8:09am

Mon July 8, 2013
Heavy Rotation

Heavy Rotation: 10 Songs Public Radio Can't Stop Playing

Originally published on Tue March 18, 2014 4:31 pm

Download Valerie June's "Workin' Woman Blues" in this month's edition of Heavy Rotation.
Courtesy of the artist
  • WWNO's Gwen Thompkins on "Ballet Class" by Jason Marsalis

Another month, another great mix of new music chosen by public radio's top DJs. Download an explosive new track from Neko Case, discover the Shabazz Palaces-approved Seattle rapper Porter Ray and get to know Valerie June, one of public radio's frontrunners for Best New Artist of 2013. Grab all 10 of our picks below, as chosen by the following contributors:

  • Chris Campbell, DJ at WDET's ALPHA channel in Detroit
  • Lars Gotrich, producer and host of Viking's Choice at NPR Music
  • Anne Litt, DJ at KCRW in Los Angeles
Read more

7:48am

Mon July 8, 2013
The Two-Way

Dramatic Crash Video Among Latest Clues In Asiana Accident

Originally published on Mon July 8, 2013 12:19 pm

Asiana Flight 214, a Boeing 777 aircraft, after Saturday's crash at San Francisco International Airport.
NTSB/Contra Costa Times MCT/Landov
  • On 'Morning Edition': NPR's Richard Gonzales reports

"Oh my God ... oh my God ... oh my God."

That was plane spotter Fred Hayes' reaction Saturday as he videotaped what turned out to be the crash of Asiana Airlines Flight 214 in San Francisco.

Read more

7:01am

Mon July 8, 2013
The Two-Way

Book News: Reading And Writing Slow Dementia, Study Says

Originally published on Mon July 8, 2013 7:46 am

The daily lowdown on books, publishing, and the occasional author behaving badly.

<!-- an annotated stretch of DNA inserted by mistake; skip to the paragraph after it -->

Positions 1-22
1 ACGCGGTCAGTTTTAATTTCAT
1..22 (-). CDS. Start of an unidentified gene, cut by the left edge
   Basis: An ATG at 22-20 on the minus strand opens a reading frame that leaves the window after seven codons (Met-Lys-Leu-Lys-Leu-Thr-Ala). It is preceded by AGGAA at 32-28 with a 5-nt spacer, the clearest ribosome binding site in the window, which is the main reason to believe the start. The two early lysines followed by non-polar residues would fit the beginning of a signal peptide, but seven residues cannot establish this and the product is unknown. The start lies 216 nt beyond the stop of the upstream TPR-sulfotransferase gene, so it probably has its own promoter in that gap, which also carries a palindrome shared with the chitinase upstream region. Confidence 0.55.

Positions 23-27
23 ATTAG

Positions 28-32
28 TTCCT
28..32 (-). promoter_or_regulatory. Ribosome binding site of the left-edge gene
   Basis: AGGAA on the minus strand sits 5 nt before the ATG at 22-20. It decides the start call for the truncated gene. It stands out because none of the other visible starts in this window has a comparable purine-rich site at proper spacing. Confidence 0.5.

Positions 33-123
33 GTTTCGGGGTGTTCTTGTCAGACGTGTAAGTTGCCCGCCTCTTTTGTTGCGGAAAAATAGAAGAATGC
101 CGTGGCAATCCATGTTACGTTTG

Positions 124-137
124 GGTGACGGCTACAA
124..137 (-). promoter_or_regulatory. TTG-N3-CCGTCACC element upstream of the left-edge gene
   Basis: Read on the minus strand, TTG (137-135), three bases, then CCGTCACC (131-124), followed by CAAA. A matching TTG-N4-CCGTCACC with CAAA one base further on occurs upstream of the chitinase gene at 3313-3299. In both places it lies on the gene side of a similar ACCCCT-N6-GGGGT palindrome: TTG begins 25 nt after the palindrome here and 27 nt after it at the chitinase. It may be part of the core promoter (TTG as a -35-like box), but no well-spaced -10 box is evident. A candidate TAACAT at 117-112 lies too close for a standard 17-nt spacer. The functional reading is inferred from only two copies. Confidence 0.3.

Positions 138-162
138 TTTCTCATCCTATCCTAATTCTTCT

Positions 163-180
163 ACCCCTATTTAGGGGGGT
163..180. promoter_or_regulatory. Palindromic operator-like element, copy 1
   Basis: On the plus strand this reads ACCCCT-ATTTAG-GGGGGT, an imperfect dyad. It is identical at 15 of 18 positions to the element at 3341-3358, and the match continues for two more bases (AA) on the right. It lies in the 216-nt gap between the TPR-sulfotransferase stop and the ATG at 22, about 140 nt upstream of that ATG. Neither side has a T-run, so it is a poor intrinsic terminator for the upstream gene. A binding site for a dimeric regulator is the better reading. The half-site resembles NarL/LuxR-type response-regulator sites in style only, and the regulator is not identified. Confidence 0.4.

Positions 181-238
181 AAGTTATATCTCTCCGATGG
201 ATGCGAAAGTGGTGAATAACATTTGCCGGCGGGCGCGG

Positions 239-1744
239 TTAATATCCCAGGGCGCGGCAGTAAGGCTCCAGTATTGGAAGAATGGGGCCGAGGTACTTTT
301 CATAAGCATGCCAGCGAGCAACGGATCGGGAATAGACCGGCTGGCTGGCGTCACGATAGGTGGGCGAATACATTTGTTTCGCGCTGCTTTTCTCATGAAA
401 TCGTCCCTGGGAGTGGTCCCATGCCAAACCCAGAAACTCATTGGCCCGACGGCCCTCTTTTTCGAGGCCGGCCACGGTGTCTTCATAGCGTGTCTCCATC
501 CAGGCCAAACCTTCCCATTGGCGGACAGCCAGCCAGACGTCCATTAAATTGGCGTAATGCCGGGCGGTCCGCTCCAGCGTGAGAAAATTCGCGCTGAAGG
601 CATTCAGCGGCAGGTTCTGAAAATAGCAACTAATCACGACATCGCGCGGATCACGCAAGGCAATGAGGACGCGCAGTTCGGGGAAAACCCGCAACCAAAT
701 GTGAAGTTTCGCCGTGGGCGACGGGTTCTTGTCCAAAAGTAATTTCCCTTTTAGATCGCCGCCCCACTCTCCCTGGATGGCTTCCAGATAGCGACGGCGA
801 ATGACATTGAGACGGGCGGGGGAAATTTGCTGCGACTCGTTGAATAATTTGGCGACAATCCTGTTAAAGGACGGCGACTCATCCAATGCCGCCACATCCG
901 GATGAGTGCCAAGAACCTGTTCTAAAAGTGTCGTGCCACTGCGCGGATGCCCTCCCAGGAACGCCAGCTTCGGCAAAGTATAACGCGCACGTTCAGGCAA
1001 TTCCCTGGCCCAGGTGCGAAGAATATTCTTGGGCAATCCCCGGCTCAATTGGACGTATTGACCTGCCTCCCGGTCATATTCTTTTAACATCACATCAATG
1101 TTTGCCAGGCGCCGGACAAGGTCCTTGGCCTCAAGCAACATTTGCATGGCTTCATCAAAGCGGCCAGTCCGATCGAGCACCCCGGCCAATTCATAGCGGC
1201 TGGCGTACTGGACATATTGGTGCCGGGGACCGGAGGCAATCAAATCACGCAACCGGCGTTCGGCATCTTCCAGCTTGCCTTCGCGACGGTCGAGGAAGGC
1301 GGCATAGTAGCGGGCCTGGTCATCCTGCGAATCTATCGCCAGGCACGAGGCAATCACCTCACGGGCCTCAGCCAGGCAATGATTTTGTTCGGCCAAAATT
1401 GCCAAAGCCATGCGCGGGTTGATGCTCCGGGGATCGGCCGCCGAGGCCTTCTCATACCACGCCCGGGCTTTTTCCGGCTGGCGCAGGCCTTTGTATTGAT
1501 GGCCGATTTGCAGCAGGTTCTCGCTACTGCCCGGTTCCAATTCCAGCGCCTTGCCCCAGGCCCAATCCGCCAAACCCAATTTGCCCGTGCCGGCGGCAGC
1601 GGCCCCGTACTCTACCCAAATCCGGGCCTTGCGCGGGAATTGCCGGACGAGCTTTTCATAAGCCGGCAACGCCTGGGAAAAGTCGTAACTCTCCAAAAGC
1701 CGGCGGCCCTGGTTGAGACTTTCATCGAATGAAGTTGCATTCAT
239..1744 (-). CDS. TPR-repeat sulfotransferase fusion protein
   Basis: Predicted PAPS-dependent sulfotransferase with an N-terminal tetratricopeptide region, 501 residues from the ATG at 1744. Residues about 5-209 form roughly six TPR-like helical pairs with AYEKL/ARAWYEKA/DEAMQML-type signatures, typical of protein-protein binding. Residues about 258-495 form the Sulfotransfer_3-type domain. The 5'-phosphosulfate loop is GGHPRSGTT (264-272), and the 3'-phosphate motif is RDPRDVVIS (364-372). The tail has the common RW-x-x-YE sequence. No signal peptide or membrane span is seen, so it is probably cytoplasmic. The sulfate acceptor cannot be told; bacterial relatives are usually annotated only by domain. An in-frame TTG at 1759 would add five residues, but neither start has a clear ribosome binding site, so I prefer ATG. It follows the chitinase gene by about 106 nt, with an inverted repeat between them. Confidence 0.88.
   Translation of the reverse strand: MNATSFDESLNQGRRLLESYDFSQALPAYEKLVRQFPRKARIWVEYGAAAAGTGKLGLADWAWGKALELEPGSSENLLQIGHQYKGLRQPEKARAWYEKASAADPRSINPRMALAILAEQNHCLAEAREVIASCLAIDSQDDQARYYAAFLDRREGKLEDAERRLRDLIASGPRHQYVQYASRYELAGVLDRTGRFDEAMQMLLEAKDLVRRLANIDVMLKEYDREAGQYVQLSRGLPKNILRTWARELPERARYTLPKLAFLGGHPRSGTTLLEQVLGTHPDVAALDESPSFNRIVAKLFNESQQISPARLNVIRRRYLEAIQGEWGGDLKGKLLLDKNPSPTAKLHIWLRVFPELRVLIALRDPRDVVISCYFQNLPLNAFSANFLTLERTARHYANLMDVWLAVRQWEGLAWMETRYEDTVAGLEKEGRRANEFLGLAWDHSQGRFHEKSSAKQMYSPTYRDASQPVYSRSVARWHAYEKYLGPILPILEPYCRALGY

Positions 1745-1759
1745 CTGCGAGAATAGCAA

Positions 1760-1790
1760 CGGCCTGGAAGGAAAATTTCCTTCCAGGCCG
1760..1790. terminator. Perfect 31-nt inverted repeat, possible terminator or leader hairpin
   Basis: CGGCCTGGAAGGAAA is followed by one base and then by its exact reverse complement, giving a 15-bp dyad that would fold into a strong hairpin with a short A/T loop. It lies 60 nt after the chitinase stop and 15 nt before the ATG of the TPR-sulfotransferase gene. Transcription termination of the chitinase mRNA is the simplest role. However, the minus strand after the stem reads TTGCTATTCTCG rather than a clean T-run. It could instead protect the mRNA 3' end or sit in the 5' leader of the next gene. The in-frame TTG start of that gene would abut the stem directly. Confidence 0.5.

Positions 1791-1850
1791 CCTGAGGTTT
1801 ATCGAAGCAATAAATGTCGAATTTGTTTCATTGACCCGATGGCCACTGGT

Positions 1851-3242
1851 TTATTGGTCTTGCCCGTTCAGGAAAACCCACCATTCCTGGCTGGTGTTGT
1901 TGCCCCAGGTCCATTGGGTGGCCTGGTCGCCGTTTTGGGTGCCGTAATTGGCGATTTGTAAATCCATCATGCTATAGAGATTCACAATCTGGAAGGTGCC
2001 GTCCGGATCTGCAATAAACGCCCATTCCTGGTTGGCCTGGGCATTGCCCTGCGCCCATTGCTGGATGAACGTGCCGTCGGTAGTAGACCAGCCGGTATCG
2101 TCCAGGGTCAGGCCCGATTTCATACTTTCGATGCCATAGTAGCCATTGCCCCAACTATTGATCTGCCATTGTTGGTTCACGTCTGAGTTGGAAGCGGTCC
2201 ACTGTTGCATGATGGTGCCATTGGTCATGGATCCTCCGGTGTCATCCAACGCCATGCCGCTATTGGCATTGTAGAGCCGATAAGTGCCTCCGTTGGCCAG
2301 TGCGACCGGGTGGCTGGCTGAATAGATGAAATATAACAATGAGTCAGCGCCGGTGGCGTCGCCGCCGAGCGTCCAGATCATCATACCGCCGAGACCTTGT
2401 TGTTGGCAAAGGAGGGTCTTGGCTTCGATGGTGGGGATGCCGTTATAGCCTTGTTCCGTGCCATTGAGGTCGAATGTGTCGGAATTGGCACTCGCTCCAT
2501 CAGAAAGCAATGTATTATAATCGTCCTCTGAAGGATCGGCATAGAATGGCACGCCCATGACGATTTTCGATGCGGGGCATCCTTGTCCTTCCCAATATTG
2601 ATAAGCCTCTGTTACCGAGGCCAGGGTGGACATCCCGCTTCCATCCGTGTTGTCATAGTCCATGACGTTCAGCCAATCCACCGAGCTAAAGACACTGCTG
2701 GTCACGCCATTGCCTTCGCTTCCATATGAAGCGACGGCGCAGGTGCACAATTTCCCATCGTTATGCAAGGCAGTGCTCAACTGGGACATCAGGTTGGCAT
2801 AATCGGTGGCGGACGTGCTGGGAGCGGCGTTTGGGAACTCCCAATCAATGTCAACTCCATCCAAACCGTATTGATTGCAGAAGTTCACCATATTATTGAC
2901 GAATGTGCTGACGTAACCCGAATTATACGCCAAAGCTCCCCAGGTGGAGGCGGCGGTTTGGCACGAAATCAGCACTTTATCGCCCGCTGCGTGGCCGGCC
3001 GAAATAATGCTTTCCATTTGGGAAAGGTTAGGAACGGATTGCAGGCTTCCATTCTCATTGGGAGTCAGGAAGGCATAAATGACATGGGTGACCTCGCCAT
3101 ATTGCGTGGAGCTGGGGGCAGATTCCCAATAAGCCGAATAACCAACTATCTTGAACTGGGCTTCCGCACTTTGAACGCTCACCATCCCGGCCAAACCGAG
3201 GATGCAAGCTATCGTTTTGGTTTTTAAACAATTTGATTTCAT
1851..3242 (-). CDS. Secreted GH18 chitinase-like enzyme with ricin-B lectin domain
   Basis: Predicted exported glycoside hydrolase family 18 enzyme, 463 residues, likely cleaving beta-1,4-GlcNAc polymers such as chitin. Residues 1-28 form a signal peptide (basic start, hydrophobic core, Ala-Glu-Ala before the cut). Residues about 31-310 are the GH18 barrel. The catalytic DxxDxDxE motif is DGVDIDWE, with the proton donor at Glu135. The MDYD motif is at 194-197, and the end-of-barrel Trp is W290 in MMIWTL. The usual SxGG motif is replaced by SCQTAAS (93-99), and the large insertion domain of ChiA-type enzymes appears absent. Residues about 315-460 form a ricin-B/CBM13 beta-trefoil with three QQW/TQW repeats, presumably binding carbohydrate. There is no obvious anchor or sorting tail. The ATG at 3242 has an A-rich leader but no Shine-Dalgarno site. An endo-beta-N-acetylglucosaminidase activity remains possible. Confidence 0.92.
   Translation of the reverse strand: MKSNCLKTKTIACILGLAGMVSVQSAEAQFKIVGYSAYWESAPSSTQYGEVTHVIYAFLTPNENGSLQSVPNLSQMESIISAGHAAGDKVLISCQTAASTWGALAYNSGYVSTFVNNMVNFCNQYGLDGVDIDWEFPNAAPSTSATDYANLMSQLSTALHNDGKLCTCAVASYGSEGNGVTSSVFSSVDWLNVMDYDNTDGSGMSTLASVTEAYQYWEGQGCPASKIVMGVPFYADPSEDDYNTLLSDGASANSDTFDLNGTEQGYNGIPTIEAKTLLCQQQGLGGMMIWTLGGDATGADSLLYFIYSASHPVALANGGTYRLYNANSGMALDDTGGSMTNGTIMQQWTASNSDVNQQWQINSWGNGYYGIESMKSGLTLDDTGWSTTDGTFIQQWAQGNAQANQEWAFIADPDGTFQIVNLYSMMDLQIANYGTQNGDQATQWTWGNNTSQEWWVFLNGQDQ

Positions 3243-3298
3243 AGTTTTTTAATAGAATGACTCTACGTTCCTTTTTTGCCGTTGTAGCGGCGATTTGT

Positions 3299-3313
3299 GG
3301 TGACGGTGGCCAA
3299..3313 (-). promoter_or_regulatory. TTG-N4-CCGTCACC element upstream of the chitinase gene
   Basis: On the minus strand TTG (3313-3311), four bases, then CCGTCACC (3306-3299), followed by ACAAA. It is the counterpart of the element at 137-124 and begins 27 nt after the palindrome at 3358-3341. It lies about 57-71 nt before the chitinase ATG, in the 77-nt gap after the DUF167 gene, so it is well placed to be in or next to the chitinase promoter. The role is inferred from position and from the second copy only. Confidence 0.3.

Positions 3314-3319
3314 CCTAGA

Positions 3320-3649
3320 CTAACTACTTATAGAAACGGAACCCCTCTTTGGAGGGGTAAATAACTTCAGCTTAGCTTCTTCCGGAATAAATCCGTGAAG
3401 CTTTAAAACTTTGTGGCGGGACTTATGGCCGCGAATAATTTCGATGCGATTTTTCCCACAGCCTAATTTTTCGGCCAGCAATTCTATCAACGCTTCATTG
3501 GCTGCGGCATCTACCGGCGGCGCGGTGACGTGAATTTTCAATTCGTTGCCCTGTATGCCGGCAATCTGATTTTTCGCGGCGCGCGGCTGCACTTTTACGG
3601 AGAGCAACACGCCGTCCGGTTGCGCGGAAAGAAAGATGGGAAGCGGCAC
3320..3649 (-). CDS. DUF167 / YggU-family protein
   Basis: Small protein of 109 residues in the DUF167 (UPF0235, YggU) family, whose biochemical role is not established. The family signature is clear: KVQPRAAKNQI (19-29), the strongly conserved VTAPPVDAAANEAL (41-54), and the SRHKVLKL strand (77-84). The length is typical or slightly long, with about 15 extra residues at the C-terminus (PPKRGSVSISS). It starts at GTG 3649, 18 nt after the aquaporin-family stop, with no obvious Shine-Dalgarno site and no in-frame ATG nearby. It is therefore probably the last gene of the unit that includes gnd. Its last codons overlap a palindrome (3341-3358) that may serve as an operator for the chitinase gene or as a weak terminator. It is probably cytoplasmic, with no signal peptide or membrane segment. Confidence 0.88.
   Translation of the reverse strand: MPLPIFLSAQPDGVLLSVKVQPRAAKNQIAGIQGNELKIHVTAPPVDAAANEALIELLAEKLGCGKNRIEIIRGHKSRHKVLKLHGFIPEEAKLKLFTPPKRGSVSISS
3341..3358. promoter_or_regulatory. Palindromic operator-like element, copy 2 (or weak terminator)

Read more

6:50am

Mon July 8, 2013
The Two-Way

Dozens Killed By Shots Fired At Pro-Morsi Gathering In Cairo

Originally published on Tue July 9, 2013 6:44 am

A wounded man is helped from the scene Monday in Cairo after shots were fired during a protest against the ouster of President Mohammed Morsi.
Mohammed Saber EPA /LANDOV

(This post was last updated at 5:45 p.m. ET.)

An already dangerous, volatile situation turned even deadlier early Monday in Cairo when dozens of people were killed at a protest outside the Republican Guard facility where it's believed ousted President Mohammed Morsi is being held. Most of those who died are reported to have been among a large group of Morsi's supporters.

Update at 5:45 p.m. ET. Date Set For Egypt's Election

Read more

6:45am

Mon July 8, 2013
Around the Nation

Indiana State Fair To Feature Giant Popcorn Ball

Transcript

DAVID GREENE, HOST:

Good morning. I'm David Greene. In China it's the Year of the Snake. In Indiana, it's the year of popcorn. This year's state fair will feature, what else, a giant popcorn ball. A company called Snax in Pax is using a mold that's eight-feet wide. Owner Will Huggins says it will be edible but he doesn't recommend taking a bite. Maybe because it'll be a little stale.

Read more

6:41am

Mon July 8, 2013
Around the Nation

Volunteers Sought For 1813 Flag Project

Transcript

DAVID GREENE, HOST:

Good morning. I'm David Greene.